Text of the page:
The FAO Dairy Price Index averaged 108.8 points in December, up 3.4 points (3.2 percent) from November and representing the seventh continuous monthly rise.
International prices of all milk products that constitute the index increased in December, underpinned by strong global import demand, mostly induced by concerns over the adverse impacts of drier and warmer weather conditions on Oceania's milk production.
High internal demand and lagging production of some milk products in Western Europe also provided support.
However, for 2020 as a whole, the FAO Dairy Price Index averaged 101.8 points, down 1.0 point (1.0 percent) from 2019.
Among the different milk products, butter prices registered the sharpest fall, followed by whole milk powder, while prices of skim milk powder and cheese increased.
The FAO Meat Price Index* averaged 94.3 points in December, up 1.6 points (1.7 percent) month-on-month, but still 12.3 points (11.6 percent) below its year-earlier value.
December marked the third consecutive monthly increase in the value of the index. Poultry meat quotations rebounded in December buoyed by a combination of increased import demand, especially from the Middle East, high internal sales in key producing countries, and the adverse production impact of avian influenza outbreaks in Europe.
Bovine and ovine meat quotations increased too, mostly on tight supplies from Oceania due to high herd-rebuilding demand.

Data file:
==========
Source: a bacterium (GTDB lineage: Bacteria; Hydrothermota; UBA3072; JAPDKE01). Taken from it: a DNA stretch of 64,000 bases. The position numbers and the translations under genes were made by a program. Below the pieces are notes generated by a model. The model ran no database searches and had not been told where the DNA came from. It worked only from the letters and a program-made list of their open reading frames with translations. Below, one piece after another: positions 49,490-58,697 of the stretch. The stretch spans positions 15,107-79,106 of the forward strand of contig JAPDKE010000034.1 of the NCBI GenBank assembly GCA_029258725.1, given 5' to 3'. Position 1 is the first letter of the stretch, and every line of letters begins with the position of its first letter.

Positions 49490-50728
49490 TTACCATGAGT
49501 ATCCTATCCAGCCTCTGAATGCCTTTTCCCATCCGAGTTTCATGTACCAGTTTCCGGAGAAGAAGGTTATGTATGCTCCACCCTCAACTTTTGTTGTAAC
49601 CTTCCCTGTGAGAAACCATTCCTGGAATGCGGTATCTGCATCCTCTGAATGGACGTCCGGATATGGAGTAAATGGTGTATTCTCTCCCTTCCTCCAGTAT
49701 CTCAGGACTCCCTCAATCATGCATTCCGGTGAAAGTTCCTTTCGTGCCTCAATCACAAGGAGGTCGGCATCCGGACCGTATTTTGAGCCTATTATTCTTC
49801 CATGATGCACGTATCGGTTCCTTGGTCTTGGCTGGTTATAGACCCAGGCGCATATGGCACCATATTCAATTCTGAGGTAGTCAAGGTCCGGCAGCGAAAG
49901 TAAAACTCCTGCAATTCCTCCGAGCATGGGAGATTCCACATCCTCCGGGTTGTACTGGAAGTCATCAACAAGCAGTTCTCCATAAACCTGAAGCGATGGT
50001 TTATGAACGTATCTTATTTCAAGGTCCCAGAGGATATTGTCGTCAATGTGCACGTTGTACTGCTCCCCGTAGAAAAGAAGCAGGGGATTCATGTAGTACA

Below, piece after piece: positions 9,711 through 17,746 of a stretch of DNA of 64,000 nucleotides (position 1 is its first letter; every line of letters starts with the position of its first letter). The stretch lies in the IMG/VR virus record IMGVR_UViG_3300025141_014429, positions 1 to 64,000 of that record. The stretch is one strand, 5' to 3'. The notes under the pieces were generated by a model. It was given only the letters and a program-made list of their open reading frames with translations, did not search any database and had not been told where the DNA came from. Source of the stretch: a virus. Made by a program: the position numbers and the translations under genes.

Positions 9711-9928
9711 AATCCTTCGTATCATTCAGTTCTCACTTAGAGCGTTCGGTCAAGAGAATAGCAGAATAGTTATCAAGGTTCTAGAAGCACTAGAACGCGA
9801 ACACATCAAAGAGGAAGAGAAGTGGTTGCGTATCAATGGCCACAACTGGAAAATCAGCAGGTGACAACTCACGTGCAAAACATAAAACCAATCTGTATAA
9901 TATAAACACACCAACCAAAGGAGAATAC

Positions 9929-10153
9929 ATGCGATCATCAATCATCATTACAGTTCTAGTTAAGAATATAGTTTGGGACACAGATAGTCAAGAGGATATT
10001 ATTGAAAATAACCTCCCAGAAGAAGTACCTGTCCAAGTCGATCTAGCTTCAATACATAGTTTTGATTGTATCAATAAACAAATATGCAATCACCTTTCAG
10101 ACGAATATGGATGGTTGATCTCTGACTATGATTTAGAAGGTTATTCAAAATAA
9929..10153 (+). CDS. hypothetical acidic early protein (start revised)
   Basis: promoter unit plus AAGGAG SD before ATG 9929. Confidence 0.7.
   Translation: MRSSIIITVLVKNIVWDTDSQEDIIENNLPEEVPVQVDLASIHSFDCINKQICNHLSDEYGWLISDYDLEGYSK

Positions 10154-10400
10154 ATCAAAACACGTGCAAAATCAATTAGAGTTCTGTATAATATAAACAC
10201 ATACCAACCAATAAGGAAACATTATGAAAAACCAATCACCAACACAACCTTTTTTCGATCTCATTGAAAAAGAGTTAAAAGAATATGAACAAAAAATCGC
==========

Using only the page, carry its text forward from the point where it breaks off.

By contrast, pig meat prices fell slightly, as exports to main Asian markets from leading European producers, especially Germany, remained suspended over African swine fever outbreaks.
For the year as a whole, the FAO Meat Price Index averaged 95.5 points, down 4.5 points (4.5 percent) from 2019. Across different meat categories, poultry meat prices registered the biggest fall, followed by those of ovine, pig, and bovine meats.
The FAO Sugar price index averaged 87.0 points in December, retreating slightly (0.5 points) from the marked increase recorded in November. The relative firmness of sugar prices was influenced by the latest trade data showing sugar imports into China, the world's second-largest sugar importer, surging by 37 percent year-on-year between January and November 2020.
Indonesia also reported increased demand for refined sugar from the food and beverage industry. On the other hand, improved production prospects in Brazil, the world's largest producer, and India, where sugar output is now expected to climb by 17 percent in 2020/21, averted any upward movements in sugar quotations.
A recent approval of export subsidies for the 2020/21 season by the Government of India put further downward pressure on prices.
For the year as a whole, the FAO Sugar Price Index averaged 79.5 points, up 0.9 points (or 1.1 percent) from 2019, reflecting a tighter world sugar market in 2020.
*Unlike for other commodity groups, most prices utilized in the calculation of the FAO Meat Price Index are not available when the FAO Food Price Index is computed and published; therefore, the value of the Meat Price Index for the most recent months is derived from a mixture of projected and observed prices. This can, at times, require significant revisions in the final value of the FAO Meat Price Index which could in turn influence the value of the FAO Food Price Index.